Economics as science? No chance. (by cactus)

Lifted directly from comments by cactus from the open thread:

Economics is not a science. Physics wouldn’t be a science either if esteemed members of that profession who got prestigious jobs running the country were willing to make statements that contradict all known facts. But here’s the thing – if the administration’s position is that you can use gravel as fuel in a nuclear power plant (a convenient position give that gravel is so much cheaper than uranium), they’re going to have a hard time finding eminent physicists willing to agree with that position, and any physicists that did agree would quickly cease to be eminent physicists.

But consider an equivalent economic position. In 2001 told us we were going to get tax cuts, resulting in a rapidly growing economy leading to debt falling to 7% of GDP in 2011. This is extremely similar to the promising you will get electricity from a pile of gravel. But, there was no shortage of well-known economists willing to explain why that plan was, indeed, going to work. And they explained it over and over. Since then, they have gone to explain to us why things haven’t worked out as planned… and wouldn’t you know it, it has nothing to do with the fact that they used gravel to try to run a nuclear power plant. Instead, the problem seems to be that some terrorists slammed some planes into the WTC.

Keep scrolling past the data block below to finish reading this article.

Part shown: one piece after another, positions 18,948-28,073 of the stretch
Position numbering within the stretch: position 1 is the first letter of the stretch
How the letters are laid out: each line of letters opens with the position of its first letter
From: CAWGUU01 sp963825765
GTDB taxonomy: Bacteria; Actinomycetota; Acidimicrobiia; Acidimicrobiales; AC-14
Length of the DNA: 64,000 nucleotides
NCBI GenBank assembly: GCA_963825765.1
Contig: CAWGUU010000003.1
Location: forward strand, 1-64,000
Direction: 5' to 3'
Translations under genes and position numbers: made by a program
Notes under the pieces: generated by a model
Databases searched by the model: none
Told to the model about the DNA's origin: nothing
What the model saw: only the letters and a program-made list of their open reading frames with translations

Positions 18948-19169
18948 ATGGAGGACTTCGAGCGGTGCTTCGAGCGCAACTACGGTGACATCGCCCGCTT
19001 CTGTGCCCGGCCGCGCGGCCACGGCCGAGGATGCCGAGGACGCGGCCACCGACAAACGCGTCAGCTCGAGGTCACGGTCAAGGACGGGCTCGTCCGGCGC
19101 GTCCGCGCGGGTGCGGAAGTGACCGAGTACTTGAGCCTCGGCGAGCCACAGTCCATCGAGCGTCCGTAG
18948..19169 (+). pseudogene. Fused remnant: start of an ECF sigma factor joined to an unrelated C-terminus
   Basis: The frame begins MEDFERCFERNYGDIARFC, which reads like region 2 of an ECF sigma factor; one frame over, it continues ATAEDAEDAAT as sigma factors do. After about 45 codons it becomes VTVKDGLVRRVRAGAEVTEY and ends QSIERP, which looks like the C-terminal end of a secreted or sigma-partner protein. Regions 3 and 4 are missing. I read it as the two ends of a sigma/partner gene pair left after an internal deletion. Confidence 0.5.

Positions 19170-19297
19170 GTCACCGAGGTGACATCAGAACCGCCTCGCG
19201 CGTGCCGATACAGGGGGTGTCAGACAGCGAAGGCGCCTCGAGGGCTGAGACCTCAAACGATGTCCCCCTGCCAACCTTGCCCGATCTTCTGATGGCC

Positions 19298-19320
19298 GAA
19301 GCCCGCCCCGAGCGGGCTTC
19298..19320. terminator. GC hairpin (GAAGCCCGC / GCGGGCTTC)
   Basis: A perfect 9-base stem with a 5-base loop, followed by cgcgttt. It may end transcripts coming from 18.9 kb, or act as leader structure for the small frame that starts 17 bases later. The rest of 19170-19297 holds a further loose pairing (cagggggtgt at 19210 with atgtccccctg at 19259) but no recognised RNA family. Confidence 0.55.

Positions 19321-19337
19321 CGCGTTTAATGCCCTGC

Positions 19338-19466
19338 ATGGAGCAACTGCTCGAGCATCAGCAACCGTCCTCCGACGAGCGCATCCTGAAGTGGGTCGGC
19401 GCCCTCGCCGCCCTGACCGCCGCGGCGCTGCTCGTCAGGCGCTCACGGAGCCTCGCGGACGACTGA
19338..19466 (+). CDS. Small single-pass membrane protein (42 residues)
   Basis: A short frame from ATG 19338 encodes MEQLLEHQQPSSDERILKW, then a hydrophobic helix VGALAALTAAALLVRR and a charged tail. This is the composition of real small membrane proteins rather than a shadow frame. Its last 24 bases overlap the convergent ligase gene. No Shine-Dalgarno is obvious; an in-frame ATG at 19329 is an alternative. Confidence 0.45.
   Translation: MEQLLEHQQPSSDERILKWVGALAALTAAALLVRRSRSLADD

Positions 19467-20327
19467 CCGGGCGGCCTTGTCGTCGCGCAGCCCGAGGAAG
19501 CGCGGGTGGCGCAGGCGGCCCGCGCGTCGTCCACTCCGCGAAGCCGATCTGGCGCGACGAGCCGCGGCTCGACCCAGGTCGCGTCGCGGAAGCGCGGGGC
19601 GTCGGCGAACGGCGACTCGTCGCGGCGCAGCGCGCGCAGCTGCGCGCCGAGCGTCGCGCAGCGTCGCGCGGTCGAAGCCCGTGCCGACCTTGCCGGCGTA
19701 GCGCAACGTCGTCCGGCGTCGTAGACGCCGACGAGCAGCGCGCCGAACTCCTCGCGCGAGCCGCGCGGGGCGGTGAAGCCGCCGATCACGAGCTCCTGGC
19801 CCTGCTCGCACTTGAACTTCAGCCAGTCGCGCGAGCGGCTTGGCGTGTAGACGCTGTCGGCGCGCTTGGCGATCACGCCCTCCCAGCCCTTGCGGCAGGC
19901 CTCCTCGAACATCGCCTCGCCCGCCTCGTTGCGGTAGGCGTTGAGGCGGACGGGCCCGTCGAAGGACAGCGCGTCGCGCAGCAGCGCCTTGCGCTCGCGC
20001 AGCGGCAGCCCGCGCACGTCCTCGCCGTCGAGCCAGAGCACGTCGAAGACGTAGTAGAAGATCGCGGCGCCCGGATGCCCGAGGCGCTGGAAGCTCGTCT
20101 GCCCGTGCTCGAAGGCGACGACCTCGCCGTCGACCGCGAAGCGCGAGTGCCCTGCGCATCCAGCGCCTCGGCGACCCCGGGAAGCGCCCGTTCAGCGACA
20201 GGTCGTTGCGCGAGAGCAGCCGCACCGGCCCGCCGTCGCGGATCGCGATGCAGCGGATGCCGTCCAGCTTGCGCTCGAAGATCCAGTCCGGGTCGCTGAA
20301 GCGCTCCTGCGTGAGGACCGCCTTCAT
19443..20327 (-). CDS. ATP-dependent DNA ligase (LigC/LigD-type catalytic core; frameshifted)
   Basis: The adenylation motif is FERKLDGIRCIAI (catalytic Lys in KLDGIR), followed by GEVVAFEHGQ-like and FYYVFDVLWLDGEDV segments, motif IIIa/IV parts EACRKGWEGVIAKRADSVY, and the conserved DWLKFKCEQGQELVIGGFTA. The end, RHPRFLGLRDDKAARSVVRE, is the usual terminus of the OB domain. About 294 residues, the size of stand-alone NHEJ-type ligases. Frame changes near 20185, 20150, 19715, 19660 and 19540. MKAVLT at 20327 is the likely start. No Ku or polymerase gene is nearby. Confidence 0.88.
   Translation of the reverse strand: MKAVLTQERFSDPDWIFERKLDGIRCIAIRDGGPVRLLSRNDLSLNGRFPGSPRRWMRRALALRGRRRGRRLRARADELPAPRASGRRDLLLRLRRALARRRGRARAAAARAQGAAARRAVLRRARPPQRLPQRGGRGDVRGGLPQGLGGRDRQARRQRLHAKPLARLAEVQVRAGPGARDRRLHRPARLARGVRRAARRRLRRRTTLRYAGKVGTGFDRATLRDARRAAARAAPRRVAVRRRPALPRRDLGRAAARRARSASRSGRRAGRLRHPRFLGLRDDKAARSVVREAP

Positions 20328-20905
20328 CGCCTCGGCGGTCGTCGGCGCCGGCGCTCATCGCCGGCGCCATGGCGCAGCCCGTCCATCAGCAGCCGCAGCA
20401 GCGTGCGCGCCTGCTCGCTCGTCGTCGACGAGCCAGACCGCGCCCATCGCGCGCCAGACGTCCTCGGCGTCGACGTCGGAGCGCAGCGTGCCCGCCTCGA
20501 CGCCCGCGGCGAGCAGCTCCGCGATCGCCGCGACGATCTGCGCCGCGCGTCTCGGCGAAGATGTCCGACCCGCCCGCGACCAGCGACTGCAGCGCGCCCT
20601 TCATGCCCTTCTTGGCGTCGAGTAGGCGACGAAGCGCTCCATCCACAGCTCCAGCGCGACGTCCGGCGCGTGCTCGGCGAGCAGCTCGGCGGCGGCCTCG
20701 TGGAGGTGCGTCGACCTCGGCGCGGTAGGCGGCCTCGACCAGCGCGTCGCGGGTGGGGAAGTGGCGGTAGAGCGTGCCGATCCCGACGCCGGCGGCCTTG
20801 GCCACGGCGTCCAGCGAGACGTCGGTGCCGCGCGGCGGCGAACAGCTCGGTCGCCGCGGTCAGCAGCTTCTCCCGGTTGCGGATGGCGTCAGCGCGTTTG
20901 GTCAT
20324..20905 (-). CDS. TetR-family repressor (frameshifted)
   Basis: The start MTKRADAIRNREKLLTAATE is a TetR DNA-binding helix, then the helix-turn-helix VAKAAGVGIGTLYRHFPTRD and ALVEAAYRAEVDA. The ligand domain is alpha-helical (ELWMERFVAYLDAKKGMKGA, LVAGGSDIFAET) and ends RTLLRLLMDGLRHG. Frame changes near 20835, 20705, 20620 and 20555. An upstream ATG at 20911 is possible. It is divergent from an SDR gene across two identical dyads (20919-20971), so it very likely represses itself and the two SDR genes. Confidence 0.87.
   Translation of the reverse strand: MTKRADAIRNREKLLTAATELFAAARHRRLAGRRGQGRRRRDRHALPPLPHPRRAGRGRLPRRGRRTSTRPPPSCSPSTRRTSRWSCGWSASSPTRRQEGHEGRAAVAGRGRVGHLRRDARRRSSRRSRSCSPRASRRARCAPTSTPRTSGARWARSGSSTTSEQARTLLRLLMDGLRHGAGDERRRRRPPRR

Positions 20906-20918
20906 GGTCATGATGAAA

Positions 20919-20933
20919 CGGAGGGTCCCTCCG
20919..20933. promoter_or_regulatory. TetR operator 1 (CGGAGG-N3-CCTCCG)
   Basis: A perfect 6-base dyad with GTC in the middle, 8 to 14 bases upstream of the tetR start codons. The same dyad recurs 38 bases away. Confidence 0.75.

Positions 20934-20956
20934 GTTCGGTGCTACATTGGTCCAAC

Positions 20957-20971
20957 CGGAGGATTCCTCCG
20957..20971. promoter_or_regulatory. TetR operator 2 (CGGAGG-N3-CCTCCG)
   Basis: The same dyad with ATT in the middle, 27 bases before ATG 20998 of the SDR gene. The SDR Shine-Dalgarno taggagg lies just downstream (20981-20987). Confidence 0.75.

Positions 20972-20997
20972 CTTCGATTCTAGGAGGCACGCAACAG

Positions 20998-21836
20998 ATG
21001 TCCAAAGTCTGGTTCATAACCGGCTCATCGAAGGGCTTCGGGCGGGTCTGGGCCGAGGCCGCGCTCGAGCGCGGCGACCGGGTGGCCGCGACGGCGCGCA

Which brings us to, well us. See, its our fault that economics is not a science. The folks who peddled this line of bs to us, the folks who promised that gravel was going to produce electricity and have since been making all sorts of excuses and promises that it really will work the next time its tried, are still around, and still held in high esteem. The Harvard Professor, the governor, the ivy league business school dean, and the rest of that crowd don’t feel a need to hide their faces in shame the way their counterparts in physics would.

No, they’ve been well rewarded for their actions, and still continue to be honored by others in the profession they so badly denigrated. So the lesson is clear – this is the most lucrative way to behave. By sending this message, we have dishonored ourselves, and we have paved the way for the next Harvard professor, the next governor, and the next business school dean.

Lifted from comments by cactus